A YOUTUBER has bought Marcus Rashford’s old Rolls-Royce, which was wrecked in a crash in September — but admits “the damage was way worse than I first thought”.

Made by Rolls Royce in collaboration with German luxury car manufacturer Mansory, Rashford originally paid an eye-watering £700,000 for the vehicle.

But the car was written off last September when Rashford was involved in a collision.

Fortunately, neither Rashford or the other driver were injured in the crash, which also saw the car knock over a traffic pole.

The accident caused extensive damage to the left side of the vehicle and subsequently saw it listed for auction.

YouTuber Mat Armstrong, who boasts 2.55million subscribers, bought the vehicle for £185k, a snip of the original £700k Rashford paid for the vehicle.

But he admits that he was shocked at how bad the damage to the car actually was, and described it as “wrecked”.

Despite the car clearly being severely damaged in the pictures on the online listing, it was claimed by the auction company that the car could start.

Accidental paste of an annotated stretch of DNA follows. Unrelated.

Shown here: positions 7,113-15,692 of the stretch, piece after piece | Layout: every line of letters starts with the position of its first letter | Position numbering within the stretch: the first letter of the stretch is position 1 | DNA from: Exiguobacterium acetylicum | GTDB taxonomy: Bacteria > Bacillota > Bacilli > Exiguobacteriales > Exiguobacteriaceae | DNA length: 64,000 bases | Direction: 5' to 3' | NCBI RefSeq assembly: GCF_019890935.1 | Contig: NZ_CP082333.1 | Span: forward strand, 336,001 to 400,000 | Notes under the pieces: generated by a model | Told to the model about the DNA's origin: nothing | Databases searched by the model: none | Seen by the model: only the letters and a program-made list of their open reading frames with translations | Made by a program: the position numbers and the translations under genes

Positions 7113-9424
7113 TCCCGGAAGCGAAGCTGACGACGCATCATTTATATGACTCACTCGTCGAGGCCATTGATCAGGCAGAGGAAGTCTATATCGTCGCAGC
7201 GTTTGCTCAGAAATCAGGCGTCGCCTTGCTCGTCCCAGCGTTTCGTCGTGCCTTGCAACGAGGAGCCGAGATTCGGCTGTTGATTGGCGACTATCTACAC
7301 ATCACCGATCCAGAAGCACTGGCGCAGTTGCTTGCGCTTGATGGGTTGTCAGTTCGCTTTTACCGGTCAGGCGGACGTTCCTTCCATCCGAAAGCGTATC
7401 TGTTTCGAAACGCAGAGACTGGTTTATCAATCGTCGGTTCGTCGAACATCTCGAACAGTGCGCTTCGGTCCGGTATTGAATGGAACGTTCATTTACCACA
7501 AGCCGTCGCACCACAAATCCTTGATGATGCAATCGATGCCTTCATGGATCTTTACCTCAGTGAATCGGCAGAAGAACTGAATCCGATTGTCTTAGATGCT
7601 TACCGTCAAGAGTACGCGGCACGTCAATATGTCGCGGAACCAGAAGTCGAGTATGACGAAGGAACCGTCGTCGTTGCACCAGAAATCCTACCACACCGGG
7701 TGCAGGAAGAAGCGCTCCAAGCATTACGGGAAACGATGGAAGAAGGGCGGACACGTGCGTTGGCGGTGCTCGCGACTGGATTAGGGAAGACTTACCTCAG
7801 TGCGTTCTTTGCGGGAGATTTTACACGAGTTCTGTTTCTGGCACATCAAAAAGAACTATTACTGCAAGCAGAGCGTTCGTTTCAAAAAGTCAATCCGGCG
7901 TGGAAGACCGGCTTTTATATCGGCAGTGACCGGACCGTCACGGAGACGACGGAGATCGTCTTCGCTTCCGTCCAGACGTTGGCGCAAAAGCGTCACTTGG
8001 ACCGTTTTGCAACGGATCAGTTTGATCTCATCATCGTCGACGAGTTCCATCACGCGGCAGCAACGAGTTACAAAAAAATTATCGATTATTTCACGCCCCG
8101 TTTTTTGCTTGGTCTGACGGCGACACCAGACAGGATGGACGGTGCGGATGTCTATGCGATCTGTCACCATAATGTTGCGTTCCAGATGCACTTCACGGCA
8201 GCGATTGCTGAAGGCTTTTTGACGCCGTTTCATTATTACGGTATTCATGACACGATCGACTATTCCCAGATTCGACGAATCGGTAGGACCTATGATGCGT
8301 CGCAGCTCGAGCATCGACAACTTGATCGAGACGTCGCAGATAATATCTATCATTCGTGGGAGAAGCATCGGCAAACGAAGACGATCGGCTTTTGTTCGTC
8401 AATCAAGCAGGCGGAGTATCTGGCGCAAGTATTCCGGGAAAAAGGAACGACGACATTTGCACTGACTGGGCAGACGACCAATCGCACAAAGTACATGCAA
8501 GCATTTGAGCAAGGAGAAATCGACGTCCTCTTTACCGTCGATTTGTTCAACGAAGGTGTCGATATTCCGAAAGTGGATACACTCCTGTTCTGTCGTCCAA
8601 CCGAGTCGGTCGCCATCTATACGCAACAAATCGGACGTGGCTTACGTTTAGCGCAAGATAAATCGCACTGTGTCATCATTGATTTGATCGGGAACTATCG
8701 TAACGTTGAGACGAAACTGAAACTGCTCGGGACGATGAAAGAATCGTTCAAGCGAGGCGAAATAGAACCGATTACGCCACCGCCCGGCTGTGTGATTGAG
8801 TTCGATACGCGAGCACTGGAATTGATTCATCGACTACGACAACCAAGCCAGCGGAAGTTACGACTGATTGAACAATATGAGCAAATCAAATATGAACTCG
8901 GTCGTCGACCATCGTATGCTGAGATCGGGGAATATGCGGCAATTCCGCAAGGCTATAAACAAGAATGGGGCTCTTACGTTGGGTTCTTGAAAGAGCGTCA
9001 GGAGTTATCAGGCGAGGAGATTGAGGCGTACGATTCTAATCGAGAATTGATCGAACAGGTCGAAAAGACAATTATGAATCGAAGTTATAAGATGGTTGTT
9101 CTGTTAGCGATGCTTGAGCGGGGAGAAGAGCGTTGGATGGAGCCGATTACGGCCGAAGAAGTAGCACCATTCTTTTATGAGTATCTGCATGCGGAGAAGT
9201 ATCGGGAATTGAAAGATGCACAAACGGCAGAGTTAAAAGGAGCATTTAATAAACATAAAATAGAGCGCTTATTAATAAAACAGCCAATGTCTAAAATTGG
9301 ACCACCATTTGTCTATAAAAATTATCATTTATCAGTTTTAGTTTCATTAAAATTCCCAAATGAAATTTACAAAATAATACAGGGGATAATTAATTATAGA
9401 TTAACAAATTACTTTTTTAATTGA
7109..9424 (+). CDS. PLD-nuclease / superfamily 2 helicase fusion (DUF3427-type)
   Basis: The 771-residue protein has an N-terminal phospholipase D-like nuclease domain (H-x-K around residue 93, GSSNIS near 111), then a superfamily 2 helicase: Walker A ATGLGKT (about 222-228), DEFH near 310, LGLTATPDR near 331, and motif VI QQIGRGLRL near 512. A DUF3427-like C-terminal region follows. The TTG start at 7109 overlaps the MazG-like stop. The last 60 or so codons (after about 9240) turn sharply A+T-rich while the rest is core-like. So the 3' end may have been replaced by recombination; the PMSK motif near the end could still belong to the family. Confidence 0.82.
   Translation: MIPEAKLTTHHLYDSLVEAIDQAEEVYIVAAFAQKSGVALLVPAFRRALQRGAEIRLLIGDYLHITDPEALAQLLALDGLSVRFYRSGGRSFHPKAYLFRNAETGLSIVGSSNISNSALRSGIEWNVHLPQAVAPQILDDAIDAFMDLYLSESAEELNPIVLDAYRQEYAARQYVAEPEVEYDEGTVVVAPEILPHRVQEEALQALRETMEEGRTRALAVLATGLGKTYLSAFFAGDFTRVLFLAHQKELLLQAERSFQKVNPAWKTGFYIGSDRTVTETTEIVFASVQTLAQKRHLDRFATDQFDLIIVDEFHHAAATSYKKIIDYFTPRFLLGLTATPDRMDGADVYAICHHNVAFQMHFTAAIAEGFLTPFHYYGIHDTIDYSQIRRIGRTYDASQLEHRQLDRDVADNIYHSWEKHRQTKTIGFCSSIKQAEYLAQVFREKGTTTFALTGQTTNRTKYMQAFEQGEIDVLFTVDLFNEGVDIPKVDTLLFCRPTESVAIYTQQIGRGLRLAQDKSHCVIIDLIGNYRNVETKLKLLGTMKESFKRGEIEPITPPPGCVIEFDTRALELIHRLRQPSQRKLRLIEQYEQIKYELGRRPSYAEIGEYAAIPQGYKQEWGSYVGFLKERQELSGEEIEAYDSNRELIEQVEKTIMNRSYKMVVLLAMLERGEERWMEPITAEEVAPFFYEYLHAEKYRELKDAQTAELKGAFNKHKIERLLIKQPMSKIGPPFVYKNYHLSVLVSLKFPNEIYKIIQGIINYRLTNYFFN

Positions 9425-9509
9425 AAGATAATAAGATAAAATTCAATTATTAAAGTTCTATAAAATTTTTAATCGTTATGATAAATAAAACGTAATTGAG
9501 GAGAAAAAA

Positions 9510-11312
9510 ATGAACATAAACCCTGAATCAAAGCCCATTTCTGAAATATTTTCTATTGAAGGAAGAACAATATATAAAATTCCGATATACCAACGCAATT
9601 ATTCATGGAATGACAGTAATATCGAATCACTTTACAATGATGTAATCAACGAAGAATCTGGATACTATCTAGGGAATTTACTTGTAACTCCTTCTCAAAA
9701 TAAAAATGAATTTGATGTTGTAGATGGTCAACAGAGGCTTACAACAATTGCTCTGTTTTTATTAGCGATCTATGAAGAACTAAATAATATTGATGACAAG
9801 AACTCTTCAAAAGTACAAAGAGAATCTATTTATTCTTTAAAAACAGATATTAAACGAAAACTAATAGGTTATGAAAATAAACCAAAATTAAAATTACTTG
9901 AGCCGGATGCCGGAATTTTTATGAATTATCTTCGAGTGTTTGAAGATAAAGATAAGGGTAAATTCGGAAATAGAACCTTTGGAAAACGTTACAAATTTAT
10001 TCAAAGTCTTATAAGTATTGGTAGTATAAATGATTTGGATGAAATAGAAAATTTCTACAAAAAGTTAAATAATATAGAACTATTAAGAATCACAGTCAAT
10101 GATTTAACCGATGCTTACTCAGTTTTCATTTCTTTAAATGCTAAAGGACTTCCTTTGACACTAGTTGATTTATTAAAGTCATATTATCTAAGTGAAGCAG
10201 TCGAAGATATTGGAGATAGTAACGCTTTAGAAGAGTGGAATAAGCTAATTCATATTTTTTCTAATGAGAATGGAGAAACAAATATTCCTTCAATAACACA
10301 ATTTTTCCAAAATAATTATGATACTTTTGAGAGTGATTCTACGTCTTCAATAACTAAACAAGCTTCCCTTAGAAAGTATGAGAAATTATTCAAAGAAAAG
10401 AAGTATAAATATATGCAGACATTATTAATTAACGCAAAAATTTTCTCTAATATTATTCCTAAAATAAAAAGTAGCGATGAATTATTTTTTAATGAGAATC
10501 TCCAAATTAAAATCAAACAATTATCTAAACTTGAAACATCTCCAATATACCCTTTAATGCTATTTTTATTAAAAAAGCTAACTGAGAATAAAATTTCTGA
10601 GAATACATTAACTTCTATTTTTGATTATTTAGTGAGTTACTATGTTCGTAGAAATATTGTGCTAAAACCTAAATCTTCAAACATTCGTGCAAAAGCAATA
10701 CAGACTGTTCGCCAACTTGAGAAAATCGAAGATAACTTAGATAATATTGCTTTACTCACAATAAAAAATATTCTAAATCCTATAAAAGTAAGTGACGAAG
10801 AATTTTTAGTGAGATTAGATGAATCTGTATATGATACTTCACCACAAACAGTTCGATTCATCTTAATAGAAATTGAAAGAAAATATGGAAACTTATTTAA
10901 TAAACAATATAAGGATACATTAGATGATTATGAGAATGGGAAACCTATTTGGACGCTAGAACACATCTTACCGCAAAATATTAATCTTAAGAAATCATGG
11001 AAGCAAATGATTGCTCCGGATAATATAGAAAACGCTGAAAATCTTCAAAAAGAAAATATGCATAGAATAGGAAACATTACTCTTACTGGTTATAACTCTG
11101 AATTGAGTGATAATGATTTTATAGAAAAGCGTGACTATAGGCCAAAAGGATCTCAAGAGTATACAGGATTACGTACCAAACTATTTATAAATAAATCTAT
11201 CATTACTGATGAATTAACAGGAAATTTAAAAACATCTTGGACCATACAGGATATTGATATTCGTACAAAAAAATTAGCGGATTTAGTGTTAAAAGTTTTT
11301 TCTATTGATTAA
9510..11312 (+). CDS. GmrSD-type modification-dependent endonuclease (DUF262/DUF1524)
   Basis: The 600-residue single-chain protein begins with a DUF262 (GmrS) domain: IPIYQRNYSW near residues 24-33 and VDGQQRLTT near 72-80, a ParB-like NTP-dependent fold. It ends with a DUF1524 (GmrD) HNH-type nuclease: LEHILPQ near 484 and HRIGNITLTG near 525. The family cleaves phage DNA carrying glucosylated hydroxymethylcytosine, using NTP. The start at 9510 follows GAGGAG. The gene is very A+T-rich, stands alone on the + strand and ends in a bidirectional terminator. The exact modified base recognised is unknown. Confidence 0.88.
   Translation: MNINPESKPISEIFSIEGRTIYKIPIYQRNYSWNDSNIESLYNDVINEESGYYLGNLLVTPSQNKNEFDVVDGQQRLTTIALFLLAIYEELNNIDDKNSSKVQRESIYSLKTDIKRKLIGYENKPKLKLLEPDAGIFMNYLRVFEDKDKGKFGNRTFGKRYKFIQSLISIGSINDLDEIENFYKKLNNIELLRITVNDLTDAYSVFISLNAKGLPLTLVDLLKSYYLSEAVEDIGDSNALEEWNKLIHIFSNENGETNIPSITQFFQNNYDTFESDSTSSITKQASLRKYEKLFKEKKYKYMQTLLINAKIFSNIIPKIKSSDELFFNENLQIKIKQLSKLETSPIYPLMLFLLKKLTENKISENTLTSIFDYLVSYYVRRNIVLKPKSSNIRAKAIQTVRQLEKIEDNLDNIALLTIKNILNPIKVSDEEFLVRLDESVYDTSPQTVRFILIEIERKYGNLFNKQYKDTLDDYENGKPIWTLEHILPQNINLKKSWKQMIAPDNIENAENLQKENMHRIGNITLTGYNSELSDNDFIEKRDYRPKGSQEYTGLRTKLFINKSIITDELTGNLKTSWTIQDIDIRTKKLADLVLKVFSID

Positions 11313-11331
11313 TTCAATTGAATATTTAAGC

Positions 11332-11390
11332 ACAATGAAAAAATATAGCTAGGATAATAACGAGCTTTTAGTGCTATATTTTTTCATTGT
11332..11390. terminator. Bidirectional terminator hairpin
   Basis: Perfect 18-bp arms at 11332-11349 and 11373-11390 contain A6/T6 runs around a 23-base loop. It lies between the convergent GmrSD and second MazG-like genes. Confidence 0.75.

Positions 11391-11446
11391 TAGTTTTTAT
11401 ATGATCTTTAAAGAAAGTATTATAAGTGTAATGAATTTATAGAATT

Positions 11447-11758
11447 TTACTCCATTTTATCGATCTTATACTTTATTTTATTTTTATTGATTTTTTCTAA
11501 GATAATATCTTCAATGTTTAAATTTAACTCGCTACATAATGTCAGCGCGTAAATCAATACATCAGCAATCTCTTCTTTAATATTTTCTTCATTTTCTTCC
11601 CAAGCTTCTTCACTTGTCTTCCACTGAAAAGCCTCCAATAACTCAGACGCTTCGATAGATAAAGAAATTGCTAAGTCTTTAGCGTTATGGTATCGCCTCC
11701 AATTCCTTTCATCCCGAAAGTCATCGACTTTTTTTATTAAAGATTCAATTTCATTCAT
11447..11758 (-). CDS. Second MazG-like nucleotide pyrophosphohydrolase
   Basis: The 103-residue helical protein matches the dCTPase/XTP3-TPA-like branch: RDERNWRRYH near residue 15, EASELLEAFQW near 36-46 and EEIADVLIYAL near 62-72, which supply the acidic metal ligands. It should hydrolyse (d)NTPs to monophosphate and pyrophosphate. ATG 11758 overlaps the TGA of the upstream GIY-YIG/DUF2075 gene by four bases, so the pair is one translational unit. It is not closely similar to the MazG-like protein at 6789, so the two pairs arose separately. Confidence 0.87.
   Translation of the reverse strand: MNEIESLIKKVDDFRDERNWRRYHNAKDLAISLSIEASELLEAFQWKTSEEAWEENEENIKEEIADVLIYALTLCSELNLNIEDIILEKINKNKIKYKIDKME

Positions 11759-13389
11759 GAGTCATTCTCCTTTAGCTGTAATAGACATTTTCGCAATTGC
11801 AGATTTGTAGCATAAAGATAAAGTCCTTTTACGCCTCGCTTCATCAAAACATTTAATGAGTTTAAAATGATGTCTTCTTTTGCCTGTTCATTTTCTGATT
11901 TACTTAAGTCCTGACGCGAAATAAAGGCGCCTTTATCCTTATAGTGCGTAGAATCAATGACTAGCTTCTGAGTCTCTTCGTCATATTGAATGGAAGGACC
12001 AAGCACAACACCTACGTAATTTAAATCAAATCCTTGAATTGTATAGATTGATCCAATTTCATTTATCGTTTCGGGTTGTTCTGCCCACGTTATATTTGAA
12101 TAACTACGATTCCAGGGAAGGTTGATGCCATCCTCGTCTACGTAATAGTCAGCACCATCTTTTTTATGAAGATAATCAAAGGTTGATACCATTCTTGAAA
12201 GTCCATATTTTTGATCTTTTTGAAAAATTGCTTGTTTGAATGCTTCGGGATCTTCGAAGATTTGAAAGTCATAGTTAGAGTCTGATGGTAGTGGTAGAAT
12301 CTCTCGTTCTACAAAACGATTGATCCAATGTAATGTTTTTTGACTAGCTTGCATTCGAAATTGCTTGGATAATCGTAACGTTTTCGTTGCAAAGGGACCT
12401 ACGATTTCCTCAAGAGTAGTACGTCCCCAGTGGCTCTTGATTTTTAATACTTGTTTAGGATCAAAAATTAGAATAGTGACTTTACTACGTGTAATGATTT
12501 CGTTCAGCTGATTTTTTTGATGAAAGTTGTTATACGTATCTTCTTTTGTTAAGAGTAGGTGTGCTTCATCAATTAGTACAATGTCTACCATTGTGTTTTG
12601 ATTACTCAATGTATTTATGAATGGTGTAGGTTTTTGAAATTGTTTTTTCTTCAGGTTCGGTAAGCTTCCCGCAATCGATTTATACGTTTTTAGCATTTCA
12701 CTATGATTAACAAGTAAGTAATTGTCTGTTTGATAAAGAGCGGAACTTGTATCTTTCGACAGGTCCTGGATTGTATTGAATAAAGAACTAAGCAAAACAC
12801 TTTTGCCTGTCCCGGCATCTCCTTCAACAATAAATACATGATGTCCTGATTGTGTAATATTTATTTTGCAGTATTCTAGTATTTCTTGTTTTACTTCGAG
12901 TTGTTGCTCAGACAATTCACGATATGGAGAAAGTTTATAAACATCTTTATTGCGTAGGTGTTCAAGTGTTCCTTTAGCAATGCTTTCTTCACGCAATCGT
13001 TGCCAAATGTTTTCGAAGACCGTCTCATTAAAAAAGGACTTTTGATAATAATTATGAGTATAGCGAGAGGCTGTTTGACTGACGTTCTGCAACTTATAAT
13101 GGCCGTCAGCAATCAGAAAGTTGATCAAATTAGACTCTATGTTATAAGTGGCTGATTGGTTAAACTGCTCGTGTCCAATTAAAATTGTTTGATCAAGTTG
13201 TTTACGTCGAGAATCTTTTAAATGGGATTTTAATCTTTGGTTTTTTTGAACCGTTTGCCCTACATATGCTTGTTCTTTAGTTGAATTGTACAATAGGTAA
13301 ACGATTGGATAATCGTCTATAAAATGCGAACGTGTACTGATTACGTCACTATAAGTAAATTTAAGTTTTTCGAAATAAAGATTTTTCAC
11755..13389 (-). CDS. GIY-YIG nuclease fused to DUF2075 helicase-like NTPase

But the YouTuber had no such luck, and had to work for much of the evening to fire it up even once.

He jokingly added: “There’s no way they started it. The only person who would know if this thing starts is Rashford.”

After a night toiling away, they eventually did manage to jump start the vehicle, using Mat’s father’s Citroen people-carrier.

But that proved to be a one-off, with the car then failing to start on its own accord.

Upon closer inspection, Mat said: “The suspension’s a mess,” Before adding: “And the exhaust is perished.”

He then compared the curvature on the car caused by the crash to that of a banana.

Adding to the problem is the fact that the Rolls is a Mansory Black Badge, with Mansory parts being some of the most expensive in the world.

One of the Mansory logos on the outside of the car alone would have cost over a grand to replace, which showed the scale of the task ahead.

The solution seems to be that the YouTuber will buy an older second hand Rolls Royce and use it for parts, with the cheapest car costing around £90k.

The video showcasing the project was only uploaded yesterday, and the project still has a long way to go, so the rest of the restoration is likely to follow soon. — Sun.

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